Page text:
In an open discussion event called On The Couch, part of SICK! Lab, a mother whose daughter has severe depression was revealing her worries. Everyone was listening to her story, that is, not only academics and medical experts, but also other mothers who have gone through similar experiences. People were sharing their thoughts to help her out. There was the sense of shared experience which is rarely seen in commercial theatres these days.

TH: Through the past few years of SICK! Festival, I have actually noticed how many of the so-called experts also are survivors. It is not like “experts” are here and the “subjects” and “patients” are over there: they cross over.

Can you roughly give me the budget of the past few festivals?

HM: The budget for the pilot festival in 2013 was £25,000. Thanks to the success of the pilot our budget increased significantly for SICK! Festival 2014 to £220,000. In 2015, the festival expanded to Manchester, the budget increased furthermore to £400,000. The festival is funded by various trusts and foundations such as Wellcome Trust, Arts Council England, Brighton & Hove City Council, Brighton University – CUPP (Community University Partnership Programme), Manchester University, The Roddick Foundation and Film Hub South East. The audience figures have significantly grown from 2,200 in 2013 up to 32,000 in 2015.

Last evening at SICK! Lab, Dr. Tuheen Huda, a theatre-maker and an intensive care doctor who works at Central Manchester University Hospital NHS Foundation, was discussing the concept of death. He questioned how and when a death should be addressed to the family members of a patient in a vegetative state. In an ordinary theatre venue, it is less likely that you will meet people like Dr. Huda, that is, doctors, scientists, academics, medical practitioners and people from charity organisations. Can you explain how you initially liaised with these professionals?

TH: Tons of research came first. We would contact individuals who seemed right for our thematics within the festival and then the network expanded rapidly. We were introduced to all sorts of people. As our subjects of interest expanded, our network accordingly developed. Starting with medicine, then, on to psychology, sociology, genetics and so on.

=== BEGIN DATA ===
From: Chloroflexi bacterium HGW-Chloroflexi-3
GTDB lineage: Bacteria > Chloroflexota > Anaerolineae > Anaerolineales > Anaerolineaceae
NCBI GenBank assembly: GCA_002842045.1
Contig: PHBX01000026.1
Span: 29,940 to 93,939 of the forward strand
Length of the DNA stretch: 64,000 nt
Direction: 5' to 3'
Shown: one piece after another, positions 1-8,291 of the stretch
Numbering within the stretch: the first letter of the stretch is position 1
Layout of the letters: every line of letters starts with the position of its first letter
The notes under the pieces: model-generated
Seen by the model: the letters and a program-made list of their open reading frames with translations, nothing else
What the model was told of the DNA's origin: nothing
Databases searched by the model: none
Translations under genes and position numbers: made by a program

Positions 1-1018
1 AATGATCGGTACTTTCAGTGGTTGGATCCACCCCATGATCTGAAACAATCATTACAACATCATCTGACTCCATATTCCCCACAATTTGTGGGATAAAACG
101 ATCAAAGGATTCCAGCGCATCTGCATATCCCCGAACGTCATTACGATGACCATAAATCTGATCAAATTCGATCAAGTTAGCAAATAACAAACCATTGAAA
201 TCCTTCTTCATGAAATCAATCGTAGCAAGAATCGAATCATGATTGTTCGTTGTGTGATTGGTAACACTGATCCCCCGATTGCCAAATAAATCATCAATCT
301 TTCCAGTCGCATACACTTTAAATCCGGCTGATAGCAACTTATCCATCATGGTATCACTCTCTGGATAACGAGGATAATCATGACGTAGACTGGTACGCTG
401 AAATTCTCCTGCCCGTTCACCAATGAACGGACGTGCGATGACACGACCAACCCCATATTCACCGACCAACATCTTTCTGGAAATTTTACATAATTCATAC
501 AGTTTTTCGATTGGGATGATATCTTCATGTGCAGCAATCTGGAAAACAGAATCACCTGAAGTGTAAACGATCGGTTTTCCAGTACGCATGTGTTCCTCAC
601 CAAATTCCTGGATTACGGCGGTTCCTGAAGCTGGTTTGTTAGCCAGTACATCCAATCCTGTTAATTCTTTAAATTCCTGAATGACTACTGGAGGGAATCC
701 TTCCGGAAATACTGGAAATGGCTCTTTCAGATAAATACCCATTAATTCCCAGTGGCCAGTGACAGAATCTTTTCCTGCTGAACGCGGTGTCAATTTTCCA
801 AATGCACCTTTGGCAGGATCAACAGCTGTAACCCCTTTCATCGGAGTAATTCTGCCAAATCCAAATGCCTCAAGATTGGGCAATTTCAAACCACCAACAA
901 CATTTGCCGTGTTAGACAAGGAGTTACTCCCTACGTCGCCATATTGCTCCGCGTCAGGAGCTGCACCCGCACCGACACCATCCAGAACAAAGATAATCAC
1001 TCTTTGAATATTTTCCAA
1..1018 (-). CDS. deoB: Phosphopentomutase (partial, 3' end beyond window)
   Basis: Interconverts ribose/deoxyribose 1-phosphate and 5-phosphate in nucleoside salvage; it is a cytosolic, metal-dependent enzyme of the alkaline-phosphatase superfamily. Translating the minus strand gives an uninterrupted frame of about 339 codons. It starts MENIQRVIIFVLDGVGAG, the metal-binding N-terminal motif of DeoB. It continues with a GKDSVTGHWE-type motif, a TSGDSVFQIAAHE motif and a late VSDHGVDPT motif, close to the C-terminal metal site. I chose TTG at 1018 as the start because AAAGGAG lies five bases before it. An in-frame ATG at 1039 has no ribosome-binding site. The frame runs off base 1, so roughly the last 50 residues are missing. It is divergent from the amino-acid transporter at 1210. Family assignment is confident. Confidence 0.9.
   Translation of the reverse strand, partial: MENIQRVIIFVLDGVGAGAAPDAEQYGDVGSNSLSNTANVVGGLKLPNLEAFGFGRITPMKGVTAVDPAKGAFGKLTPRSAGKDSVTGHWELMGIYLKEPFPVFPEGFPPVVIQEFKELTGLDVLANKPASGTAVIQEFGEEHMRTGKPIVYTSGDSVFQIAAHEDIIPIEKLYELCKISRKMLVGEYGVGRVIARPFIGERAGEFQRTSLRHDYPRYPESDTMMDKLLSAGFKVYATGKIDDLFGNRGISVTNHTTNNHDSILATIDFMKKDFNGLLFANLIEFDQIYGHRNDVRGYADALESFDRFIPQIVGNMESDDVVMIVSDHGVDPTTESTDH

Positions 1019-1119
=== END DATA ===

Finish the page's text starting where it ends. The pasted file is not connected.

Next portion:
HM: For example Jackie Stacey, Professor of Media and Cultural Studies at University of Manchester and Bobbie Farsides, Professor of Clinical and Biomedical ethics at Brighton and Sussex Medical School are both wonderful researchers and speakers who support us with their immense knowledge within their fields.

TH: The subjects of the festival in 2013 were “adolescence, mental illness, aging and death”. We tried to find a single academic who could cover all topics. This worked only to a limited degree because on one hand the discussion evolved efficiently around a single thread however the discussion also lacked a variety of viewpoints. To overcome this issue in 2015 we organised an advisory group consisting of members with various backgrounds. For example people working in sexual health, former sex workers and academics from different disciplines such as psychology, gender studies and sociology. This way the thematics of SICK! Festival 2015, Sex & Sexuality, Abuse and Suicide, was approached from various viewpoints. Our network grew significantly from advisory groups. In 2015 when the festival took place in two cities, Brighton and Manchester, the network spread even more. Now, we are fairly well connected with a variety of specialists such as professors of law, psychology, sociology and so on.